With Flowers and Ju Jitsu, Jews and Arabs Reclaim a Troubled Holiday in Jerusalem

'Every year, people from the outside come and ruin our city, leave, and we remain here to pick up the pieces.'

Volunteers holding roses in Safra Square in Jerusalem on Sunday, June 5, 2016.
Elhanan Miller

A dozen people sat on a patch of grass in south Jerusalem Sunday afternoon, listening quietly to the story of Roni Hirshenson, who lost his soldier son in a Palestinian suicide attack two decades ago.

A somber contrast to the loud Jerusalem Day festivities taking place downtown, Hirshenson’s presentation was one of some 50 activities organized by “a Different Day in Jerusalem,” a grassroots movement geared at giving the annual Jerusalem Day celebrations a less nationalistic, more tolerant character.

Established by government decree in 1968 and enshrined in law three decades later, Jerusalem Day marks Israel’s capture of East Jerusalem in the 1967 Six-Day War, and the “liberation” of the Jewish holy sites of the Western Wall and Temple Mount in the Old City.

Celebrated annually some three weeks after Israeli Independence Day, Jerusalem Day has become a heated point of contention between Jews and Muslims as its key event – the flag march – passes through the Muslim Quarter of the Old City en route to the Western Wall.

“We come with a different voice to Jerusalem Day,” said Doubi Schwartz, co-chief executive director of the Parents Circle, a non-profit that brings together Israeli and Palestinian bereaved families to publically share their experiences, who arrived with Hirshenson. “We’re here to express our pain over the continuation of the conflict and over the price we pay for it. Even here in Jerusalem, people believe we can do things differently.”     

Doubi Schwartz: 'We come with a different voice to Jerusalem Day.'
Elhanan Miller

In previous years, the mostly national-religious teenage participants of the flag march would shout anti-Arab and anti-Muslim slogans as they marched through the crowded Arab neighborhood, waving large Israeli flags. Police shortened the parade and restricted the length of the flagpoles for fear of vandalism this year, reacting to an appeal by Israeli NGOs to Israel’s Supreme Court on Sunday to reroute the parade. Its correspondence with the start of Ramadan has sparked fears of physical violence on the eve of the holiest month in the Muslim calendar.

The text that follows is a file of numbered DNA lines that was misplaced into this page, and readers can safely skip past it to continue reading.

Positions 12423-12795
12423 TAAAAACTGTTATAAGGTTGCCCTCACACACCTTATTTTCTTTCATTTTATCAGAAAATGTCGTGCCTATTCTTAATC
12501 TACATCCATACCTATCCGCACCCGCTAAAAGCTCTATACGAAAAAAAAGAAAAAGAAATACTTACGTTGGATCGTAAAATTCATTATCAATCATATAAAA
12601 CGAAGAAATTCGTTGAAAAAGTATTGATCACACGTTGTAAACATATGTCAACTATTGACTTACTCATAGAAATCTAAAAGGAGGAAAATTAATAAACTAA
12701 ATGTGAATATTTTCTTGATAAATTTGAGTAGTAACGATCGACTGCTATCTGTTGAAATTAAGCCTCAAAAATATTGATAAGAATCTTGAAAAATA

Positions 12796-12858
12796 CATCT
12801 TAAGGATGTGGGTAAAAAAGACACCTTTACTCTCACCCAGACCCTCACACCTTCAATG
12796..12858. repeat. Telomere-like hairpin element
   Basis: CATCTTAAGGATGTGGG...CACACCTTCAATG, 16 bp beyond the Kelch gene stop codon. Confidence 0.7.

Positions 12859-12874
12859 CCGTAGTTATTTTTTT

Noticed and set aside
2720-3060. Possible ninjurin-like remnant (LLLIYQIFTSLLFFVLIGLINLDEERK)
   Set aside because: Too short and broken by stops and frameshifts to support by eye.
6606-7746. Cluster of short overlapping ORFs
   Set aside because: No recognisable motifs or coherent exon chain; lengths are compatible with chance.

Michal Shilor, a Jerusalem activist working with the Jerusalem Intercultural Center on Mount Zion, said the initiative for a Different Day in Jerusalem arose from a sense that Jerusalem Day habitually attracts overt displays of racism and violence, “especially by people who don’t live in the city.”

“Every year, people from the outside come and ruin our city, leave, and we remain here to pick up the pieces,” Shilor said. “We’ve decided to give Jerusalem back to the Jerusalemites.”

Michal Shilor: 'Many people have come up to thank us for giving them an opportunity to mark this day in a way they couldn’t have in previous years.'
Elhanan Miller

The activities of the experimental a Different Day in Jerusalem ranged from public debates at Zion Square to a workshop on “the connection between Ju Jitsu and the acceptance of the other.” Most events, like the alternative family parade to the old train station, were open to the public; while others, like a sign language workshop held by the Kol Israel Haverim Arab-Israeli School for the Deaf, were on limited attendance.

“Many people have come up to thank us for giving them an opportunity to mark this day in a way they couldn’t have in previous years,” Shilor said.

At Safra Square, just outside City Hall, a group of volunteers holding bouquets of red roses were getting ready to march into the Old City. Wearing a sticker reading “flowers of peace,” Raz Reuveni, a 26-year-old law student at Hebrew University, said he had no problem with the flag march per se, only with “the verbal violence” accompanying it. Meanwhile, Gil Moshkovits, a member of Kibbutz Pelech in the Galilee, heeded the call of anti-racism group Tag Meir to hand out flowers to Arab residents along the route of the parade.

“Rather than be a day of pure joy, Jerusalem Day is used to stick a finger in the eye of anyone who isn’t us,” Moshkovits said as he walked toward the New Gate, leading into the Christian Quarter.

“Giving out flowers is an act of solidarity with the victims of violence and incitement,” he said. “It’s an act of showing humanity in a place where humanity is lacking.”          

Gil Moshkovits ready with flowers at the New Gate to Jerusalem's Old City on Sunday, June 5, 2016.
Elhanan Miller

Elhanan Miller is a Jerusalem-based journalist specializing in the Arab world.